Overwhelm busting strategies“My caregiver mantra is to remember: the only control you have is over the changes you choose to make.” – Nancy L. Kriseman

Caring for a parent is not an easy road to travel, but it’s certainly worth every step. It’s one of the best decisions I’ve ever made in my life and I wouldn’t change a thing now.

I know it can be hard to find that perspective when you’re neck-deep in the day-to-day activities that are so exhausting. 

If you’re ready to bust through your own overwhelm, my top tips on breaking through overwhelm are listed below.

 

 

Overwhelm-Busting Strategies 

Symptoms of overwhelm can be physical (nail biting, clumsiness, neck ache); psychological (forgetfulness, rudeness, defensiveness); social (poor hygiene, inadequate boundaries); or spiritual (loss of sense of purpose, unsure of what’s important).

Its triggers are just as individual: a deadline, a certain tone of voice, change.

Noticing these symptoms and triggers is like setting off the two-minute warning buzzer—giving you time to implement your proven intervention techniques.

The Strategies

Write down all the nurturing things you can think of to do when overwhelm begins to visit. They’ll help you reconnect with yourself, to re-collect and re-focus your energy inside. Keep a copy with you and one at home. When you begin to notice your particular symptoms and/or triggers, use the list to remind yourself of things that have worked in the past. Here are just a few suggestions. Be as creative as you want.

  • Breathe. Remember the breath’s metaphor: Let in; let go.
  • Wrap up in a blanket. Cuddle a doll.
  • Dance alone, with or without music. Let your body lead the way.
  • Listen to violin, cello or piano music. Let the music elicit tears.
  • Light a candle. Maybe it’s one small candle at your work desk or lots of candles around your house.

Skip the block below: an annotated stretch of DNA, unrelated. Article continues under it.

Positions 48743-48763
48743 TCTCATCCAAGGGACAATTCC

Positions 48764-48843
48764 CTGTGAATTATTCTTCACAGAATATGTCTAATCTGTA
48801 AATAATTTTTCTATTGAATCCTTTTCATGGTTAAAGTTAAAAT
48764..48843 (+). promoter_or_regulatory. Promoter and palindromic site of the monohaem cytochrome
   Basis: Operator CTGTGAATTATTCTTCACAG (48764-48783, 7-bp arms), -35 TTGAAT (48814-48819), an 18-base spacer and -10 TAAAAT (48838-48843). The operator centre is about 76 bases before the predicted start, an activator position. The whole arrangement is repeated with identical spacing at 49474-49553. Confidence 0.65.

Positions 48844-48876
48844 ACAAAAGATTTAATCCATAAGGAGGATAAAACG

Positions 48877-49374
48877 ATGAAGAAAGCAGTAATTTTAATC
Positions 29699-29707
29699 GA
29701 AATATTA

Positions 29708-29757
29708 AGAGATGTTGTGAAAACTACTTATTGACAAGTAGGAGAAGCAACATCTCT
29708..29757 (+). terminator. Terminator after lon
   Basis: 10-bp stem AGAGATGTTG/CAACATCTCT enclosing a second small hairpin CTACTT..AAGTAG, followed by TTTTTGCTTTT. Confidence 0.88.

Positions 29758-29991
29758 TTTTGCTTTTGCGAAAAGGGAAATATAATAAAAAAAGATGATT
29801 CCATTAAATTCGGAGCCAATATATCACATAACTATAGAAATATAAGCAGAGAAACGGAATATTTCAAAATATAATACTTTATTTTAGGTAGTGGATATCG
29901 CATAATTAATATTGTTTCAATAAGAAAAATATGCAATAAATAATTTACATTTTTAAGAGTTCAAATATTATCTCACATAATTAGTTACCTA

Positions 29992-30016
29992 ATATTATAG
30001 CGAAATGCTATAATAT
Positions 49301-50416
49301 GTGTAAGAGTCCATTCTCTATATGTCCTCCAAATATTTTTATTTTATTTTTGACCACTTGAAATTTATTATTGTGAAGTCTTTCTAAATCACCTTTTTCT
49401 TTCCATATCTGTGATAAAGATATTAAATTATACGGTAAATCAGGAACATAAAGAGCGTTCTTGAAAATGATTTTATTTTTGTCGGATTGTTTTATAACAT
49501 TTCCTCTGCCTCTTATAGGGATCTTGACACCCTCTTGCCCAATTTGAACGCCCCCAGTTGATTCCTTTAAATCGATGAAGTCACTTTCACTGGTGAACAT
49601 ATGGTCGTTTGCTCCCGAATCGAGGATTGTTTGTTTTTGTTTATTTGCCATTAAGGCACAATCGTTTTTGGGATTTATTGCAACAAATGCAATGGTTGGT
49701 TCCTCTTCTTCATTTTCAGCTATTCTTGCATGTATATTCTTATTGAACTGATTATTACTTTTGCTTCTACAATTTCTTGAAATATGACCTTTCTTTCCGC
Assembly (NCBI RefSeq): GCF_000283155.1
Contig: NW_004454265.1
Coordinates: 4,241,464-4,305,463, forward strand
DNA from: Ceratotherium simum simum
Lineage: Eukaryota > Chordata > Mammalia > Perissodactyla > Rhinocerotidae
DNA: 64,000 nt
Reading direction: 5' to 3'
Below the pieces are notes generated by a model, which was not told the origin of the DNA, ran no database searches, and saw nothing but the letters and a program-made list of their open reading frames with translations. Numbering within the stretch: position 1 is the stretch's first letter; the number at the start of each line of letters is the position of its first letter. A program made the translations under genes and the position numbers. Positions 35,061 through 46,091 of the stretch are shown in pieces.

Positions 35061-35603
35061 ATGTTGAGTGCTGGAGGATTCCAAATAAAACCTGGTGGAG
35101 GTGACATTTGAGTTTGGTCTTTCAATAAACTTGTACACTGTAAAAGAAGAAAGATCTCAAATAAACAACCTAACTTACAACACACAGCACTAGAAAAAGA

• Watch a funny video. Laughter has a positive effect on brain chemistry.
  • Ask for help. It’s a gift that allows others the opportunity to give.
  • Go for a walk. Exercise increases adrenaline and endorphins, the body’s natural antidepressants.
  • Lie on the grass outside. Connect with the earth’s regenerating powers.
  • Go to your room—or your car—and sing to yourself. Or hum quietly as you work.

Practices

A practice of any kind can keep you tethered to yourself in those times when overwhelm wants to scatter your energy to the wind. Regularly repeated, these practices are best cultivated in times when things are going well so that they are there to sustain you when you get overwhelmed. Some examples:

 

  • Say a small prayer, read a meditation book or recite a poem each morning to greet the day.
  • Walk the dog while whispering all the things for which you forgive yourself.
  • Write in a journal as fast as you can for 15 minutes first thing in the morning without editing or judging. Pour it all out on paper.
  • Do some yoga stretches every morning after arising.

Feeling overwhelmed is a disheartening state of being and it’s very common during a season of caring but it doesn’t have to be your state.  Take the steps it takes to bust it. 

If you need more help than a few tips then let’s talk and see if coaching is a good fit for you!

 

 

Rayna Neises, ACCRayna Neises understands the joys and challenges that come from a season of caring. She helped care for both of her parents during their separate battles with Alzheimer’s over a thirty-year span. She is able to look back on those days now with no regrets – and she wishes the same for every woman caring for aging parents.

To help others through this challenging season of life, Rayna has written No Regrets: Hope for Your Caregiving Season, a book filled with her own heart-warming stories and practical suggestions for journeying through a caregiving season. Rayna is an ICF Associate Certified Coach with certifications in both Life and Leadership Coaching from the Professional Christian Coaching Institute.

She is prepared to help you through your own season of caring. Learn more at ASeasonOfCaring.com and connect with Rayna on FacebookLinkedIn, and Instagram.

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